NCPA Cyber Watch Hunts Down Sex Offenders


The National Child Protection Authority (NCPA)’s newly-resurrected Cyber Watch arm has identified close to 30 sex offenders and 300 potential offers luring children and youth through social media networks (we assume it’s Facebook). Seven people have already been arrested.

According to NCPA Chairperson Anoma Dissanayake, undercover NCPA officials posing as children or youth online have been monitoring over 2,500 profiles that have made contact. Interesting lure tactics – we saw this with Sweetie, the Virtual Child created by Terre des Hommes, an international humanitarian federation slash activist group, to help identify and locate pedophiles. 


Sri Lanka’s not the only country taking steps: sex offenders on social media have become increasingly common. However, with the rising tide of selfies and general lack of awareness, the game is still on the other side. Consider the shocking Amanda Todd case, where on teen was driven to take here life. As Todd Hunter, Australian Federal Police Child Protection Chief, once stated:

We went from pay-per-view websites where people used their credit cards and downloaded imagery right through a spectrum of exploitation of the internet to where we are today where, there’s very little of that commercialization. Now the image itself is the commodity, that’s the exchangeable item.

”There’s been a lot of commentary around selfies and up to 88 per cent of images self-generated by children that are compromising end up on other websites and distributed around the world. There’s a clear message there for our youth that they need to be aware of their behaviour, making sure they’re not taking selfies, distributing them in what they think is a friendly way.”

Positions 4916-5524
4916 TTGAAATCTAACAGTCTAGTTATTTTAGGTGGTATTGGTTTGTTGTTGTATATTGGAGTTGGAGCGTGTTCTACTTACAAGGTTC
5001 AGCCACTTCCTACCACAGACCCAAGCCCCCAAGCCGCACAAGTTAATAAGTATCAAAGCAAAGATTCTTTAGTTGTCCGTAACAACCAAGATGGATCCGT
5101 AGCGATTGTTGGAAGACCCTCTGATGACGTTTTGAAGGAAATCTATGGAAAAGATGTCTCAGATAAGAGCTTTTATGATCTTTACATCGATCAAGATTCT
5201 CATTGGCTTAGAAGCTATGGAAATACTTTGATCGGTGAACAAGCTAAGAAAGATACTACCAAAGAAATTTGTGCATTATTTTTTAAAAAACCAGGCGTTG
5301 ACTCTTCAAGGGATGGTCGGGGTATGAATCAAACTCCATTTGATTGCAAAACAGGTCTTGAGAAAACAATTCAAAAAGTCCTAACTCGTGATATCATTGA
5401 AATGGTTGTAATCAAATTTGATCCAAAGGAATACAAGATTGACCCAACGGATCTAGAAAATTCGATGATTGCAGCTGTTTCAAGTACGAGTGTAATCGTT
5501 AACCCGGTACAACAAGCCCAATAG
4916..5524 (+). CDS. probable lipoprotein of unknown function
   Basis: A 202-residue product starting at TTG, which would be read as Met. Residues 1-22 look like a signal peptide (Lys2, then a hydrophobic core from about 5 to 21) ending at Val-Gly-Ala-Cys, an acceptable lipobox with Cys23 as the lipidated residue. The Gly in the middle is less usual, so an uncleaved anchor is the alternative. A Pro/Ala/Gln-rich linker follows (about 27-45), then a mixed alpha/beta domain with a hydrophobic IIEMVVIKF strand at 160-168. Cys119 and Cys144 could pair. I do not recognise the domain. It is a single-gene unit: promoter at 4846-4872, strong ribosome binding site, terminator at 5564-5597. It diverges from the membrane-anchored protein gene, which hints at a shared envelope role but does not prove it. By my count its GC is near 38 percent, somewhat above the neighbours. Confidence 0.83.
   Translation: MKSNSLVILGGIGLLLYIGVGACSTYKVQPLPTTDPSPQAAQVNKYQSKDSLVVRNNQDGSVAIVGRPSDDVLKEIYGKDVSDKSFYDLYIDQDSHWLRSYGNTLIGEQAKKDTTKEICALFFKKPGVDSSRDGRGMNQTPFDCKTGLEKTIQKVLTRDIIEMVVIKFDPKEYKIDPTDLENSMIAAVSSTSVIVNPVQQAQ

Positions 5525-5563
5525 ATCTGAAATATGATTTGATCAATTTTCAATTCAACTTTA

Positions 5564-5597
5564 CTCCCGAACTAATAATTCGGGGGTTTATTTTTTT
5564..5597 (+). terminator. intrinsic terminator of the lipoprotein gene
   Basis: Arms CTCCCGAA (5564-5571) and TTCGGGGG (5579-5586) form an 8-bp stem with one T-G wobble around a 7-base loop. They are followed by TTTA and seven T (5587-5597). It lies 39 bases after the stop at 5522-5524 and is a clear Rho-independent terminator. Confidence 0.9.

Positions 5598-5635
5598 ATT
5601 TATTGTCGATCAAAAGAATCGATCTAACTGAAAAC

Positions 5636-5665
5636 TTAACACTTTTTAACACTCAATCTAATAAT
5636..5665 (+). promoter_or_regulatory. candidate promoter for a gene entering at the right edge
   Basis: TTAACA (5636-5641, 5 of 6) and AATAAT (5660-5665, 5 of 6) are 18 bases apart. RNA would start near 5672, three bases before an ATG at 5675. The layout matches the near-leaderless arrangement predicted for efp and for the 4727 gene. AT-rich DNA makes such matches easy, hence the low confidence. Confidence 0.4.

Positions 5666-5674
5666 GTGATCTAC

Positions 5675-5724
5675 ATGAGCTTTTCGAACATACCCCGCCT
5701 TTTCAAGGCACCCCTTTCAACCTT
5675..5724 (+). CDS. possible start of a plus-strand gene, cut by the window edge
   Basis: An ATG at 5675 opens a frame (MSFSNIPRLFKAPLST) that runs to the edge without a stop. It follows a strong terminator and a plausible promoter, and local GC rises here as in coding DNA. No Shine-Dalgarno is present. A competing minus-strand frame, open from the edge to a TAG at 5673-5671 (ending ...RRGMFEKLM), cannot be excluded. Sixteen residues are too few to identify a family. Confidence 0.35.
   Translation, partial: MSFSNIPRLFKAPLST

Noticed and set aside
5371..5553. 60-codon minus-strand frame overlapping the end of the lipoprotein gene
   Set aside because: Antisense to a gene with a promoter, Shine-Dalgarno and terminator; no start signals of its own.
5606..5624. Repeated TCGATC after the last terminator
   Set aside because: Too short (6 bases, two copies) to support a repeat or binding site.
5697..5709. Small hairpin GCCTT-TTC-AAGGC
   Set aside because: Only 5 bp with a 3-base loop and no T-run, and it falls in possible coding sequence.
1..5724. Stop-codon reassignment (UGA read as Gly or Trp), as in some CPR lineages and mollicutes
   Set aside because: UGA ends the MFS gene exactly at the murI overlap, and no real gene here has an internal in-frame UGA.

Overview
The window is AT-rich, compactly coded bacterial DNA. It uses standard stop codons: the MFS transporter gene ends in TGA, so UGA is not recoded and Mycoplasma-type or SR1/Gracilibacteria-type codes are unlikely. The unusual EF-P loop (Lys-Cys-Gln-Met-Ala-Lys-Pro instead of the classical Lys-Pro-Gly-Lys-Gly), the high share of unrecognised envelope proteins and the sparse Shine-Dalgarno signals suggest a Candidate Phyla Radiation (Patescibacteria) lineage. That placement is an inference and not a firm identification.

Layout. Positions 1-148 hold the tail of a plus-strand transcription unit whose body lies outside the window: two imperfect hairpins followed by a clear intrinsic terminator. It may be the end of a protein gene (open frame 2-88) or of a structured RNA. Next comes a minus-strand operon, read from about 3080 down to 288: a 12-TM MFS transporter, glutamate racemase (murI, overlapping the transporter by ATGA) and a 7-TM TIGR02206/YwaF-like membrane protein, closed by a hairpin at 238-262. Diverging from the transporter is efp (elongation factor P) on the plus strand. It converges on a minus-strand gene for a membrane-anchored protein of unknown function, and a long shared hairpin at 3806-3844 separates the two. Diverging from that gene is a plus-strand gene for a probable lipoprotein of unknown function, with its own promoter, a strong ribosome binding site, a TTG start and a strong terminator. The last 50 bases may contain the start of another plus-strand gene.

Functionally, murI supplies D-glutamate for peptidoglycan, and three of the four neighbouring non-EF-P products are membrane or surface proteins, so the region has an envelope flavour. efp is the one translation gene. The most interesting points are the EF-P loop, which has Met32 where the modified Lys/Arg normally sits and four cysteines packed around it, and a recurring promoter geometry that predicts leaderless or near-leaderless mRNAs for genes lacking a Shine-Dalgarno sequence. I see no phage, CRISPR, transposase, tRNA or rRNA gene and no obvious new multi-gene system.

Nor is the problem localized to pedophiles, selfies or Facebook. With the sudden spike in popularity of sites like, more and youth and children in Sri Lanka are opening up themselves and their data to all and sundry. Exploiters need not be predators – they may even be children of the same age. According to the BBC, over almost 2,000 children in the UK have been investigated for social media abuse and online bullying since 2011, with over 1,200 being charged with an offense or given a warning. Which makes you wonder: how many crimes have actually been discovered?



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